Vintage charts: Useful or useless?
Consider what the British wine expert Michael Broadbent had to say about the 1965 growing season in Bordeaux: "One of the four worst postwar vintages ... Whose fault? The weather's. Uneven and protracted flowering after a long winter; heavy rains throughout the summer; September wet and humid, causing rot. The remaining grapes ripened late and irregularly. Weather improved for a late harvest, 15 October. Smallish crop of very light and thin wines."
Almost nothing has more influence on agriculture than weather, and vineyards are no exception. Late frost, damaging hail and wind, a cool summer, rain at harvest: All these unpredictable effects of weather can make the difference between grapes that will make great wine, or underripe grapes that will make poor wine, or in the worst case, no harvest at all.
So it makes simple sense that wine lovers ought to consider vintage in making wine-buying decisions. Was the vintage good? Buy this wine. Was the weather as bad as, say, Broadbent's '65? Avoid that wine. Accordingly, vintage charts abound. Every major wine publication and wine encyclopedia offers them; wine shops give them away on pocket cards. Our version, graphical charts compiled and designed by Dutch wine merchant Pim van Ravesteijn, is online at http://wineloverspage.com/vintage.
But how much attention do the charts deserve? Weather varies widely around the world, so no two wine regions fare exactly alike. In 1989, record heat produced large, ripe harvests throughout much of Europe, resulting in vintages generally considered fine. But the same year brought rains at harvest in California's North Coast wine country, causing a vintage that many buyers avoid. And even there, much depended on whether individual producers picked early, bringing in grapes before the rains came.
Vintage charts also depend on the knowledge and skill of the author, and opinions may vary widely. (Remember, for instance, that the U.S. critic Robert M. Parker Jr. first attracted broad attention among wine enthusiasts when he spoke against the conventional wisdom by being among the first to praise the 1982 Bordeaux.)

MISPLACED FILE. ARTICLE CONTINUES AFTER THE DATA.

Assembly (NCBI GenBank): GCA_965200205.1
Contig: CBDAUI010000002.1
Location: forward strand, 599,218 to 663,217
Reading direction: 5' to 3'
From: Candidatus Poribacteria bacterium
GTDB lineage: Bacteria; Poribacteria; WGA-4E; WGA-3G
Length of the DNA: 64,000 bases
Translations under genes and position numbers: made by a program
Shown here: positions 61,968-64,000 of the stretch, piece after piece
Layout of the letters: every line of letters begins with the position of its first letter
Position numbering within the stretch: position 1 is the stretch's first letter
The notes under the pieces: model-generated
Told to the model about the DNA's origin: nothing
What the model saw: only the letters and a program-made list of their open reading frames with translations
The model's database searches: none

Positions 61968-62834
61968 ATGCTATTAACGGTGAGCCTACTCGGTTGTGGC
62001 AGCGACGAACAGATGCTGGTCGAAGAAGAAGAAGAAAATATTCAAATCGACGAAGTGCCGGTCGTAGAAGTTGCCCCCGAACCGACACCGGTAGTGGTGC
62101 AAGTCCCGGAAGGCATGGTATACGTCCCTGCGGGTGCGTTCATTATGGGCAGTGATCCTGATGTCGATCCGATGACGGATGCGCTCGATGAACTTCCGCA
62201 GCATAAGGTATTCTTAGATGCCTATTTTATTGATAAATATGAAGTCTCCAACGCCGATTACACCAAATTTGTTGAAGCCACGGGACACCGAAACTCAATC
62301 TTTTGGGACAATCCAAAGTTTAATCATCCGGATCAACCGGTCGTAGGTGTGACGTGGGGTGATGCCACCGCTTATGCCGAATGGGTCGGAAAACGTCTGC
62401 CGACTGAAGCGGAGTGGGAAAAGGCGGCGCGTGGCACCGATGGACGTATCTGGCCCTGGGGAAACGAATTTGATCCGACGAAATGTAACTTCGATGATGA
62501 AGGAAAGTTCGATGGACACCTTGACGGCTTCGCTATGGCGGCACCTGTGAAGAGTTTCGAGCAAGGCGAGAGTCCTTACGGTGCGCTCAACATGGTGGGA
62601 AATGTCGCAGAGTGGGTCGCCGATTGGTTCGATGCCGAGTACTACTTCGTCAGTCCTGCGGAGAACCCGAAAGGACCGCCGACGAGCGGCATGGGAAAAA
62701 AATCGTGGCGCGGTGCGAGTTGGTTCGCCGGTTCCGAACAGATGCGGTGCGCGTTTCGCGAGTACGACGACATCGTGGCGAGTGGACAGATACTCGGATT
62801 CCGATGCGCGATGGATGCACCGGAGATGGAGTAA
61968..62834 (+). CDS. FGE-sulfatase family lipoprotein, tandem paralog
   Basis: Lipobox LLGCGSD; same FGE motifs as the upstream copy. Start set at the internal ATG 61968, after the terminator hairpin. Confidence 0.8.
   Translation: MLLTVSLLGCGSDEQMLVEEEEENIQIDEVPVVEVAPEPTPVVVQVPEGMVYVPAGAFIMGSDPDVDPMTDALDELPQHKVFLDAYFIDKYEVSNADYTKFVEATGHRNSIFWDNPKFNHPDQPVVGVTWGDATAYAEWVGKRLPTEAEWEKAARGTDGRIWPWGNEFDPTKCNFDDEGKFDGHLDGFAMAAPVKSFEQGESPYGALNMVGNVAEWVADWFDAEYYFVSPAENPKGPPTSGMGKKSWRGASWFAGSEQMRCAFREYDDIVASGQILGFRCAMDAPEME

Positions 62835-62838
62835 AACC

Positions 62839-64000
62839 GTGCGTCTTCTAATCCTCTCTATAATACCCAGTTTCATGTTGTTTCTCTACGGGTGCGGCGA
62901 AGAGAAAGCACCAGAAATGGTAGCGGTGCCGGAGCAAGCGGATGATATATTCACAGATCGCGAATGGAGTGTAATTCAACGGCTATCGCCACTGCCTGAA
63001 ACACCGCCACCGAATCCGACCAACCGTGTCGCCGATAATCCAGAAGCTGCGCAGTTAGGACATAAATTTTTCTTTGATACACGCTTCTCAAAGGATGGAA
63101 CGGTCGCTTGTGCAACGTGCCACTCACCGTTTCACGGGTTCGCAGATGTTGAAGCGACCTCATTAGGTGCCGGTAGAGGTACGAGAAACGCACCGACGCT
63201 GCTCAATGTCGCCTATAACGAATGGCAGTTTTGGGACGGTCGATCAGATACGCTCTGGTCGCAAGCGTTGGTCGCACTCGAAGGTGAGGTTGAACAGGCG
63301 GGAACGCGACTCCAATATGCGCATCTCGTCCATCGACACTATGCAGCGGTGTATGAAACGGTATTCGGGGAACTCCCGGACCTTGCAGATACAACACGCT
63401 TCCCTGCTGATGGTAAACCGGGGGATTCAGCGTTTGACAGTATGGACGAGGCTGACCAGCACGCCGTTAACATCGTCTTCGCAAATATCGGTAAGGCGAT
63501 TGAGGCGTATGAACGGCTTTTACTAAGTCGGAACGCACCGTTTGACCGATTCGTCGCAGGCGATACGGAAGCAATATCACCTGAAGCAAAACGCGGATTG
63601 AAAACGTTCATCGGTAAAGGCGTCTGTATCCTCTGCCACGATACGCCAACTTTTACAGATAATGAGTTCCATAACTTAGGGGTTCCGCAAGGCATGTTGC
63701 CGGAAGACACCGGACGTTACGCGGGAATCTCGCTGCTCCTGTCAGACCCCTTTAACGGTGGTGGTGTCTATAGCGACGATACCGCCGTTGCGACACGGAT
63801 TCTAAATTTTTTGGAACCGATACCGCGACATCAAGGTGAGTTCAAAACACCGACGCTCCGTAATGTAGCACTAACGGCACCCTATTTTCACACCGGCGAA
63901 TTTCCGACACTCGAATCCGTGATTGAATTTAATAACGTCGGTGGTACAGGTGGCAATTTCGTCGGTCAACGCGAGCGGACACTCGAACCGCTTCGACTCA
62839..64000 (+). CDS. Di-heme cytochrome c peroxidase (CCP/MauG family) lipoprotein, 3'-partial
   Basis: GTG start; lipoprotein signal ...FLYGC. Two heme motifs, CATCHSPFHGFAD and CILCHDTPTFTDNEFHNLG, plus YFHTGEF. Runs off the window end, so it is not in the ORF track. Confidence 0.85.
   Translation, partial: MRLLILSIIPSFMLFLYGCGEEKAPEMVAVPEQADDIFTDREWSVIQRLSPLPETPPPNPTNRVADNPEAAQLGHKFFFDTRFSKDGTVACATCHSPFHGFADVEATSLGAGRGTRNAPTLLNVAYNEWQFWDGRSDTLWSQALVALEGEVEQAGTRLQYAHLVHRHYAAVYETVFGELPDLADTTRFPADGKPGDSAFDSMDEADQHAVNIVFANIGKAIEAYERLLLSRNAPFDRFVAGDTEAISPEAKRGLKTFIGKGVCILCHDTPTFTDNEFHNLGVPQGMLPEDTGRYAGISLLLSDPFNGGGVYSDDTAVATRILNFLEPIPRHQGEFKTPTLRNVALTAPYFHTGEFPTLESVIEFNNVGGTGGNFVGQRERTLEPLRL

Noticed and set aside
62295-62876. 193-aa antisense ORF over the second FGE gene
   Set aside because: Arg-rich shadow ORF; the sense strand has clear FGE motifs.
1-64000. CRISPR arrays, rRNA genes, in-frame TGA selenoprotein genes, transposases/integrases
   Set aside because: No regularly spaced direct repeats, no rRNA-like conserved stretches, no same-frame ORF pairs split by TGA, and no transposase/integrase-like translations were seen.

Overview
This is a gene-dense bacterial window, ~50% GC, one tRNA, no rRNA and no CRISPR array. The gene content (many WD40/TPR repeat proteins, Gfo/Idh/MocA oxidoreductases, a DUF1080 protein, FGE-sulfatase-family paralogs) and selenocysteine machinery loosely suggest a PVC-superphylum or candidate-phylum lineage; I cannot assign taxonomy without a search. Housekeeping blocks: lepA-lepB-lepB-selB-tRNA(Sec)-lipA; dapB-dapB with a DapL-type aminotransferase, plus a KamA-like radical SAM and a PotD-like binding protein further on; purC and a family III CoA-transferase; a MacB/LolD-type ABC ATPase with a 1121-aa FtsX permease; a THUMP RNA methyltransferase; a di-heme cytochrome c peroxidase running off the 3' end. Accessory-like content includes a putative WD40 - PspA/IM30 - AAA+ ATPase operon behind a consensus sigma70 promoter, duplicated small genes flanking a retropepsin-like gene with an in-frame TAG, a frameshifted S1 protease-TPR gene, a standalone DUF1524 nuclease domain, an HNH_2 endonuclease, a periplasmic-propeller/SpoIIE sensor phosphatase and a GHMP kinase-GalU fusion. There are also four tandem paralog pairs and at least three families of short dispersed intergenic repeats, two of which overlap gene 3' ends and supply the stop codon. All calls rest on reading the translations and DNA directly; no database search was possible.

Some vintages are simply hard to like. I've rarely met a 1984 Bordeaux that I enjoyed, and few enthusiasts would speak highly of 1991. But how about the 1987 Bordeaux, which were generally light and not for aging, but made pleasant early drinking? Or 1993 and 1994, which saw considerable variation from poor to excellent, depending on a combination of luck and the wine maker's skill?
In my opinion, vintage charts offer the consumer a helpful guide, but it's best not to rely on them slavishly. Remember that some producers make good wines in poor years; and the better wines of a mediocre vintage may represent real value because the market avoids the year entirely. Further, avoid charts that paint with too broad a brush. Listings that attempt to consolidate wide regions under a single rating - lumping all of France, for example, or the entire state of California under one score - are useless. But if you trust a particular critic's ratings, then it makes sense to note his comments on vintage. One reliable guide is the Hugh Johnson Pocket Encyclopedia of Wine, which rates thousands of specific wines, gauging the quality of the vintage for that wine and advising whether each year is ready to drink or requires more time. This modestly priced book is widely available in wine shops and bookstores; if you would like to buy it at a discount from Amazon.com through Wine Lovers' Page, feel free to use the following link:
Finally, I would like to know what you think about vintages and vintage charts. This week's Wine Lovers' Voting Booth seeks your response to the question, "In making your wine-buying decisions, how important do you consider published vintage charts?" I hope you'll stop by http://www.wineloverspage.com/votebooth and cast your ballot.
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An interesting Swiss red
Clear ruby in color, this Swiss red (a blend of Pinot Noir and the Gamay of Beaujolais, grown in the upper reaches of the Rhone valley) offers pleasant if light berrylike aromas and a fresh, dry cherry-berry flavor. Seemingly simple at first, it wakes up in the glass, as Pinot often does, to reveal more subtle fruit with pleasant smoky and gently bitter notes and a soft touch of tannin. Quite an interesting wine, on the light and fruity side. U.S. importer: Niche W & S, Morris Plains, N.J. (Sept. 1, 2000)
FOOD MATCH: Quenching but a bit light to stand up to a hearty, tangy German Sauerbraten with a traditional gingersnap sauce.
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Vol. 2, No. 33, Sept. 4, 2000